The KEGG database was used to analyze the pathway enrichment of differentially expressed transcription factors. FDR <0.05 was used as the screening standard to screen the pathways with significant differences.
Screening of prognostic transcription factors
The differentially expressed transcription factors were used as potential prognostic factors for univariate Cox analysis by combining the expression of differentially expressed transcription factors with the overall survival status and overall survival time in the patient’s clinical information. P<0.05 was used as the screening standard to screen the transcription factors related to the prognosis of patients with gastric cancer.
Construction of transcription factor interaction network
The interaction network between differentially expressed transcription factors was constructed with the String database. Key genes were determined according to the number of interactions between transcription factors.
Correlation between mutation and expression
Spearman test was used to explore the correlation between transcription factor mutation and gene expression.
Correlation between expression of transcription factors and chemosensitivity
GDSC database was used to explore the markers for predicting chemosensitivity. According to the expression of key genes in cancer cells, cancer cells were divided into high expression group and low expression group, and the half maximal inhibitory concentration (IC50) of high and low expression groups against different chemotherapeutic drugs was compared.
All data were statistically analyzed by R software (MathSoft, USA) and related R package in this study. P<0.05 indicates that it is statistically significant.
Differential transcription factor
Taking | log2FC | ≥1 and FDR <0.05 as the screening conditions, the expression of transcription factors in 32 normal tissues and 375 gastric cancer tissues were compared. A total of 17 differentially expressed transcription factors were screened. Compared with normal tissues, 15 transcription factors were upregulated and 2 transcription factors were downregulated in gastric cancer tissues, as shown in Table 1. The volcano diagram of differentially expressed transcription factors is shown in Figure 1.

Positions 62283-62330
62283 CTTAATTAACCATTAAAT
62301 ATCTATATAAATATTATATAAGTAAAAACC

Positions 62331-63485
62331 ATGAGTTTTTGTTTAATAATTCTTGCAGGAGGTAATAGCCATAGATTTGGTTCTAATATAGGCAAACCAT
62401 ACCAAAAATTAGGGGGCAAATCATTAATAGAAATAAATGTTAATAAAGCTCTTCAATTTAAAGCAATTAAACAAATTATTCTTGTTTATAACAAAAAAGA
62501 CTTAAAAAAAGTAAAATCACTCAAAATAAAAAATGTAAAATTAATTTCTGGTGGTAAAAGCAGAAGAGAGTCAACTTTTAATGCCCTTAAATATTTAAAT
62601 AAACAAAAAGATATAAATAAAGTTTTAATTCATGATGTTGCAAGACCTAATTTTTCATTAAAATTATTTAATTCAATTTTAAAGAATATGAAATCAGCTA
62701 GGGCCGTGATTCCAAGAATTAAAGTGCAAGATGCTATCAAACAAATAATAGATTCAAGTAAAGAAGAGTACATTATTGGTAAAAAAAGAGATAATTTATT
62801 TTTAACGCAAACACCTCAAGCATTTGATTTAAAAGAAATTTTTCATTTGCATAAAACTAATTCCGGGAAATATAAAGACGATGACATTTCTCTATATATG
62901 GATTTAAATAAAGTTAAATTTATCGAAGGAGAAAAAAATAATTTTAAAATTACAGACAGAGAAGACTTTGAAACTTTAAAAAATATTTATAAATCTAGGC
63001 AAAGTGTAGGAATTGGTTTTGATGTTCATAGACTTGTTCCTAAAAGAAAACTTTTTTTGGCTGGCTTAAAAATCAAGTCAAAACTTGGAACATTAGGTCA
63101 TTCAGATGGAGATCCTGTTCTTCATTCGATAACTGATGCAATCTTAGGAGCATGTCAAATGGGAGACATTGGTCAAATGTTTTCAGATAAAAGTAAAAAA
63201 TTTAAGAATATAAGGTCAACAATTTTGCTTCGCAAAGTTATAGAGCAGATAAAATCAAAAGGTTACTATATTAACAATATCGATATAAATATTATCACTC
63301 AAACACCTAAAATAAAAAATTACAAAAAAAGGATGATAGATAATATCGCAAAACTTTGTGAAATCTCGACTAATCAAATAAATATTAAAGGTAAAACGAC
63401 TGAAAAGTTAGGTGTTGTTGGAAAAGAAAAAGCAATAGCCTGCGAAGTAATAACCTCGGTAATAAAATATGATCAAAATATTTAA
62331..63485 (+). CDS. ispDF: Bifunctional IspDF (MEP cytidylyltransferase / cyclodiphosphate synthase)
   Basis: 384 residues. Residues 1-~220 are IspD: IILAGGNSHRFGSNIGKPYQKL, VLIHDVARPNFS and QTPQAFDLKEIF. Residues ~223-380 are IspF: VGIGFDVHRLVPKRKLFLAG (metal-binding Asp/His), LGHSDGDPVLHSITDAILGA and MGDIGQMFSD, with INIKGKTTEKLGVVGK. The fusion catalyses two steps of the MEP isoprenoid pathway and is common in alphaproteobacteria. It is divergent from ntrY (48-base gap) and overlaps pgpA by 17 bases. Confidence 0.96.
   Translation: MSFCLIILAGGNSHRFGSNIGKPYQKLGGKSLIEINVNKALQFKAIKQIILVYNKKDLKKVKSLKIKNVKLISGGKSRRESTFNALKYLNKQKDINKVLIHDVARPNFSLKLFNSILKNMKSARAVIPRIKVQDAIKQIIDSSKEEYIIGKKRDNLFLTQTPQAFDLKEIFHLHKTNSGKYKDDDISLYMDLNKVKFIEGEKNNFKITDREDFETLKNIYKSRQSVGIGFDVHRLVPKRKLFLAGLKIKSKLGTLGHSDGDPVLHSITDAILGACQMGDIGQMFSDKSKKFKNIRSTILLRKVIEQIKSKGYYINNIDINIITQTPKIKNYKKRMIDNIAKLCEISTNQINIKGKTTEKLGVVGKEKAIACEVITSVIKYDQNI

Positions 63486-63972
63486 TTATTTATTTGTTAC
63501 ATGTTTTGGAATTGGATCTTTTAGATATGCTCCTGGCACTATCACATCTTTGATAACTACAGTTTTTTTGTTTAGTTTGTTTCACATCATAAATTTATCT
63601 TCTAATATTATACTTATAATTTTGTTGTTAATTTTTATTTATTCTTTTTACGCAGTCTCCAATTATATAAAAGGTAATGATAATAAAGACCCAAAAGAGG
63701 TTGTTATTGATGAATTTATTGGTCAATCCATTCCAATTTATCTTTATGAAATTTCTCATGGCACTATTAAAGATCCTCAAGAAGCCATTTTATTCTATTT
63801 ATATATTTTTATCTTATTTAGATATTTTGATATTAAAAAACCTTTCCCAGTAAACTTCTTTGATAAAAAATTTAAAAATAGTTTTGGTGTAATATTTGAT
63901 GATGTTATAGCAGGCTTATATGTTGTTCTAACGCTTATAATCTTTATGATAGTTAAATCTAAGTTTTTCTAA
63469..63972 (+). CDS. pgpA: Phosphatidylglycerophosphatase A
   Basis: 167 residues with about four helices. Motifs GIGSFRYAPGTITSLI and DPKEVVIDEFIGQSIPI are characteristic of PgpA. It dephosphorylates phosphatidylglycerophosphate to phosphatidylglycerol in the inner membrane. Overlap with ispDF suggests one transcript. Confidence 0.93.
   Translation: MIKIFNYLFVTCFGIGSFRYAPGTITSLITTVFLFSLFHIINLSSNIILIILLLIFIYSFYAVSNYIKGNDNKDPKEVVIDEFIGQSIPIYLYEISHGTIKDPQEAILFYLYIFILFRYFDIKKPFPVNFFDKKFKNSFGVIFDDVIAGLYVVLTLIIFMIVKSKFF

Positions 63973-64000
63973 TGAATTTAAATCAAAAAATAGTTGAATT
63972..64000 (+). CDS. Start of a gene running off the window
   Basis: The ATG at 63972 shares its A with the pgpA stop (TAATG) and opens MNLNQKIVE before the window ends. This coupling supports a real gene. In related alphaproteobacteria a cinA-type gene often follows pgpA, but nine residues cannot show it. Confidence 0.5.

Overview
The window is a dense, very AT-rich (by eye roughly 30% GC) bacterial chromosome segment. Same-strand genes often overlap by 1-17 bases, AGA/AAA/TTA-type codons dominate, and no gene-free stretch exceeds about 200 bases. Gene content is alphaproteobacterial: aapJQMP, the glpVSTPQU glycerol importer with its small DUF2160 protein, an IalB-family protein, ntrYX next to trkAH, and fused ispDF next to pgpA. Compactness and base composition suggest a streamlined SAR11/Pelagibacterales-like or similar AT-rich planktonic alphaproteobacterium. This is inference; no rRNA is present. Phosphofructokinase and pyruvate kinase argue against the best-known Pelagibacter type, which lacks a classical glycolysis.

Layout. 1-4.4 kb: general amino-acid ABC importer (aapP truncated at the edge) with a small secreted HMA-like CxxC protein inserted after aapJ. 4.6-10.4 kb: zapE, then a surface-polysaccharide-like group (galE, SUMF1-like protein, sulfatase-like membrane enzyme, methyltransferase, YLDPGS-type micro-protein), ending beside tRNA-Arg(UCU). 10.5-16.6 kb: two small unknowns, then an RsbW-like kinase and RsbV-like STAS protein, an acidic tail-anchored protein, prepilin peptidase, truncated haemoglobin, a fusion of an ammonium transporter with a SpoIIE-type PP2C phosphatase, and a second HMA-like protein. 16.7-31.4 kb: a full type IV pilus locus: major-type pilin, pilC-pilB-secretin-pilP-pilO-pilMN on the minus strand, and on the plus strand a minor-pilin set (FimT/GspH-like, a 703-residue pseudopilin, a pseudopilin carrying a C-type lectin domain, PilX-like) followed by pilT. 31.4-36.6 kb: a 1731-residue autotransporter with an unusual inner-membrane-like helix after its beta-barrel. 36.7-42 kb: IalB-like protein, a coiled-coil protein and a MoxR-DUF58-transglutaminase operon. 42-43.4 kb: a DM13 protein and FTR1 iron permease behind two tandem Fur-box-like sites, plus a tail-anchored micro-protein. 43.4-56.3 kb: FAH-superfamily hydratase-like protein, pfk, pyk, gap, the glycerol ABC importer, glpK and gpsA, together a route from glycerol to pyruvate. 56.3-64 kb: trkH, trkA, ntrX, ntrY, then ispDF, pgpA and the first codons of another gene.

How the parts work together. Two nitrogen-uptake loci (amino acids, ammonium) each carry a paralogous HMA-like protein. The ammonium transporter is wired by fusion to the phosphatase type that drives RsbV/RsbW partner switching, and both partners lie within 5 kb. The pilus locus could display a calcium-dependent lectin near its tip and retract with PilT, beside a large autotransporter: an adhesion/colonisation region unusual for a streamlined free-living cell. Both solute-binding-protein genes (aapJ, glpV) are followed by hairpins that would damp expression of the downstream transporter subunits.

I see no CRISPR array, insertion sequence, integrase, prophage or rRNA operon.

FC, fold change; FDR, false discovery rate.
Enrichment analysis of differentially expressed transcription factor in the KEGG pathway
The differentially expressed transcription factors were enriched and analyzed with the KEGG database. Differential transcription factors were significantly enriched in Wnt/β-catenin signaling pathway, HIF-1 signaling pathway, TNF signaling pathway, central carbon metabolism in cancer, PI3K-Akt signaling pathway, JAK-STAT signaling pathway, carbohydrate digestion and absorption, p53 signaling pathway, and proteoglycans in cancer (Figure 2).
Prognosis related genes
This study combined the expression of differentially expressed transcription factors with the overall survival status and overall survival time in patients’ clinical information. It used differentially expressed transcription factors as potential prognostic factors for univariate Cox analysis. Taking P<0.05 as the screening criterion, a total of 8 transcription factors were prognostic factors. Among them, CENPA, E2F1, EMX1, HOXA9, FOXM1, and MYBL2 were prognostic risk factors (HR >1; P<0.05), and RXRG and SOX4 were prognostic protective factors (HR <1; P<0.05; Table 2).
|ID||HR||95% CI||P value|
HR, hazard ratio; CI, confidence interval.
Construction of differentially expressed transcription factor interaction network
Differentially expressed transcription factors in normal tissues and gastric cancer tissues interacted, as shown in Figure 3. FDXM1 interacted with E2F7, MYBL2, E2F1, NCAPG, and SOX9. Using the number of interacting transcription factors as the screening criteria, FOXM1 was the most widely interacted gene in the differentially expressed transcription factor network associated with the prognosis of gastric cancer.
Correlation between FOXM1 transcription factor mutation and expression
Since the above results indicated that FOXM1 was the most widely interacting transcription factor, it was considered as a potential biomarker for gastric cancer, and the relationship between its mutation and expression was further investigated. FOXM1 gene mutation was positively correlated with mRNA expression (R =0.22; P<0.05), as shown in Figure 4.